Start-up ABC offered its chief technology officer Abu a share option to acquire 10,000 shares in the company on 31.3.2012 at the offer/exercise price of RM1.00 per share within 3 years from 1.1.2013 until 1.1.2016 (exercisable period) if the options have vested.
However, the terms of the ESOS state that Abu’s options will only vest if on or before 1.1.2013, (i) the company achieves an annual turnover of RM200m and (ii) Abu is still employed by the company (these are examples of conditions/milestones attached to the option which determine whether the options vests or not).
By financial year end 31.12.2012, the company achieved a turnover of RM250m (hence, the options have vested) and Abu remained as an employee. Abu then exercises all his share options on 31.3.2014 by paying RM10,000 (ie, at RM1.00 per share) to the company in exchange for 10,000 shares in the company.
Are share options “securities” under the Malaysian securities laws?
Yes. “Securities” are widely defined under the Capital Markets and Services Act 2007 (“CMSA”) to include any option or interest or right in respect of shares of a body corporate.
To issue ESOS, does the company needs an approval, authorization, registration or file a prospectus with the Securities Commission?
Public companies that are issuing bonus shares, employee share schemes and ESOS no longer require the approval of the Securities Commission (SC). However, the regulatory parameters governing bonus issues and ESOS proposals are now administered by Malaysia Securities Exchange Berhad (MSEB).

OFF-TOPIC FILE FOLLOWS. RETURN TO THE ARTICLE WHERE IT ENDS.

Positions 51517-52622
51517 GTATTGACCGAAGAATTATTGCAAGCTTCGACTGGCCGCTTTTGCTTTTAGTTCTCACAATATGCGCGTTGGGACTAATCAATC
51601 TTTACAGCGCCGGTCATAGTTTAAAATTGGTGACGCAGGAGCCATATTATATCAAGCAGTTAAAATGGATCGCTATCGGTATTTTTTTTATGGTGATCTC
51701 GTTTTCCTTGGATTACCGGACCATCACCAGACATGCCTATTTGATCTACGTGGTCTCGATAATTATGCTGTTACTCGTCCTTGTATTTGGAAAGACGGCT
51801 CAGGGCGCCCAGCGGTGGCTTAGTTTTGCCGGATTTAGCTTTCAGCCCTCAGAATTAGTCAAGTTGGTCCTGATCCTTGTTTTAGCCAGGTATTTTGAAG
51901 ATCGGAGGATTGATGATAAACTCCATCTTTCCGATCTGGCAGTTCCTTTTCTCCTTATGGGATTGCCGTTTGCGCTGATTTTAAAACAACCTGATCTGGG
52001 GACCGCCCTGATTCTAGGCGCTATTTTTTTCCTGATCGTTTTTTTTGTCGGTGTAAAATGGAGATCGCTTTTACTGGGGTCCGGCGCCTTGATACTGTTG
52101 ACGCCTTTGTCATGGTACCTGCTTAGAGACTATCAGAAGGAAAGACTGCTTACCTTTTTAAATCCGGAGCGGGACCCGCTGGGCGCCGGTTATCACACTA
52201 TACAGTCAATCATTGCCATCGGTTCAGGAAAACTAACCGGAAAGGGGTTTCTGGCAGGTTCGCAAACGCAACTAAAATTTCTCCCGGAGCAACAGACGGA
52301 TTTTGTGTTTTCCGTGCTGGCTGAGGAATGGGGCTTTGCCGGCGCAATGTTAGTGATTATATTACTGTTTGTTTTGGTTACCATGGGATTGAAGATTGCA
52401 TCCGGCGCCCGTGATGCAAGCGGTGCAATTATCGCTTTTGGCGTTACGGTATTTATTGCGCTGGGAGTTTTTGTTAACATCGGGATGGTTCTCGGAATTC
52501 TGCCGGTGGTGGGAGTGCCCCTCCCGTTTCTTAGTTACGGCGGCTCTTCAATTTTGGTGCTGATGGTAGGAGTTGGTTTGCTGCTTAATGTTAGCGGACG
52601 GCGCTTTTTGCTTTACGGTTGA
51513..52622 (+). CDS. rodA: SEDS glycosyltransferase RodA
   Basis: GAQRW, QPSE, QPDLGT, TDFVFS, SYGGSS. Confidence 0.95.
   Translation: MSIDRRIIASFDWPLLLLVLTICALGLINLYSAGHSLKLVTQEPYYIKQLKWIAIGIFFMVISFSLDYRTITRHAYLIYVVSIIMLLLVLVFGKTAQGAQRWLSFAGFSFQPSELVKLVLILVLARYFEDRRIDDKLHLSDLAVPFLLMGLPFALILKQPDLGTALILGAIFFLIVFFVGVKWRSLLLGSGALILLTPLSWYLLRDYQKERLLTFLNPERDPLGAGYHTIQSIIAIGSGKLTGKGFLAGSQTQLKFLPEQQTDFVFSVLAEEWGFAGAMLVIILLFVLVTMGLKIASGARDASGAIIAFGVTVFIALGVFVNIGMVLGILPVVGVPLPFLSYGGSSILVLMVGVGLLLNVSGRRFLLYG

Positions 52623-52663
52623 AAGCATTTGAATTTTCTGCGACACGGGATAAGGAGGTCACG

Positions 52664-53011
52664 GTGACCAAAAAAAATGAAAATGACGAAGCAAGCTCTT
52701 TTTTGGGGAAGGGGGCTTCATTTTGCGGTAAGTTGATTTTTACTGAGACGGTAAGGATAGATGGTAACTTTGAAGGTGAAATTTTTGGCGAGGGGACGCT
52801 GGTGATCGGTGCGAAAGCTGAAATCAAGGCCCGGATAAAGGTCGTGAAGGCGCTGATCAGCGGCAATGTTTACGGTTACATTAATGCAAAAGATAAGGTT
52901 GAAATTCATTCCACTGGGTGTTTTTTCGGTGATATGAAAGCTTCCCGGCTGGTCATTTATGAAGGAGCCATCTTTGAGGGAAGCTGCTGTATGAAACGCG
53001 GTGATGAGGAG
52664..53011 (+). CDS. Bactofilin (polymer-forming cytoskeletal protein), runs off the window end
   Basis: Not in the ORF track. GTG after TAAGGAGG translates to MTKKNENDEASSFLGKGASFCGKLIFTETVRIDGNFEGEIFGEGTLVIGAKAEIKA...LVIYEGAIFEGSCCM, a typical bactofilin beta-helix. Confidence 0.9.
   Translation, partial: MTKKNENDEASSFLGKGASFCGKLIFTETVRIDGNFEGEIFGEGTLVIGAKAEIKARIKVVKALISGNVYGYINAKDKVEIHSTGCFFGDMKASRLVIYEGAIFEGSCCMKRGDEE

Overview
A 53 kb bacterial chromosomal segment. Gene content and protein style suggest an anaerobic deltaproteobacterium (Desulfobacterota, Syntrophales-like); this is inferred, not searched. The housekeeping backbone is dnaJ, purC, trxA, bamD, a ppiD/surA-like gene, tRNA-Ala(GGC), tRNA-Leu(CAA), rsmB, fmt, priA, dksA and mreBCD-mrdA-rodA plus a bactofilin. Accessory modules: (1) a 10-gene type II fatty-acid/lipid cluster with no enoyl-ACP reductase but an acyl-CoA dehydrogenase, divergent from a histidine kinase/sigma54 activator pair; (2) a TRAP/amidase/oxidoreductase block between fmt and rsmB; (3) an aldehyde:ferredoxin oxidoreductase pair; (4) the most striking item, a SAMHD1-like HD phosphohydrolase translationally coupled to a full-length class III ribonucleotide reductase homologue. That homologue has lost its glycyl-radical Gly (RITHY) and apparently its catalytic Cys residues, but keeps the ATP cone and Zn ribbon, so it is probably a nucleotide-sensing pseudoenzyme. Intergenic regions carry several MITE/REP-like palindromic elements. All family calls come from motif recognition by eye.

ESOS of a Malaysian private company does not trigger the SC approval requirements under s212(2),(3),(4) or (6). ESOS in an unlisted private company could arguably fall within the wide definition of ‘unlisted capital market product’ and potentially trigger the SC authorization (s212(5)(a) and registration requirements (s212(5)(b)). However, we are of the view that an ESOS of a private unlisted company is excluded from s212(6) by virtue of s212(8) and Schedule 5. Also, the implementation of an ESOS should not trigger the Division 3 prospectus requirements under s229 of the CMSA, being excluded offers or excluded invitations under Schedule 6.
Are there any requirements under the Companies Act when the company issues ESOS?
Apart from the tax reporting obligations (which will be discussed in PART 2), s68A of the Malaysian Companies Act 1965 requires the company to keep a register of options granted to persons to take up unissued shares in the company. The company must update such a register with details of the ESOS terms within 14 days of any grant and failure to comply will be an offence attracting penalties under the Act.
About the Authors: This article was written by Shawn Ho with assistance from Yuna Cheah. Shawn Ho is a partner of Donovan & Ho and is experienced in corporate matters such as acquisitions, cross-border transactions, restructuring exercises, sale of businesses, joint venture arrangements, shareholder agreements, and franchise businesses. His background in tax advisory has enabled him to assist several multi-national companies achieve considerable tax-savings through cross-border tax planning, implementing tax-efficient structures using Labuan companies, and incorporate tax advice into commercial transactions.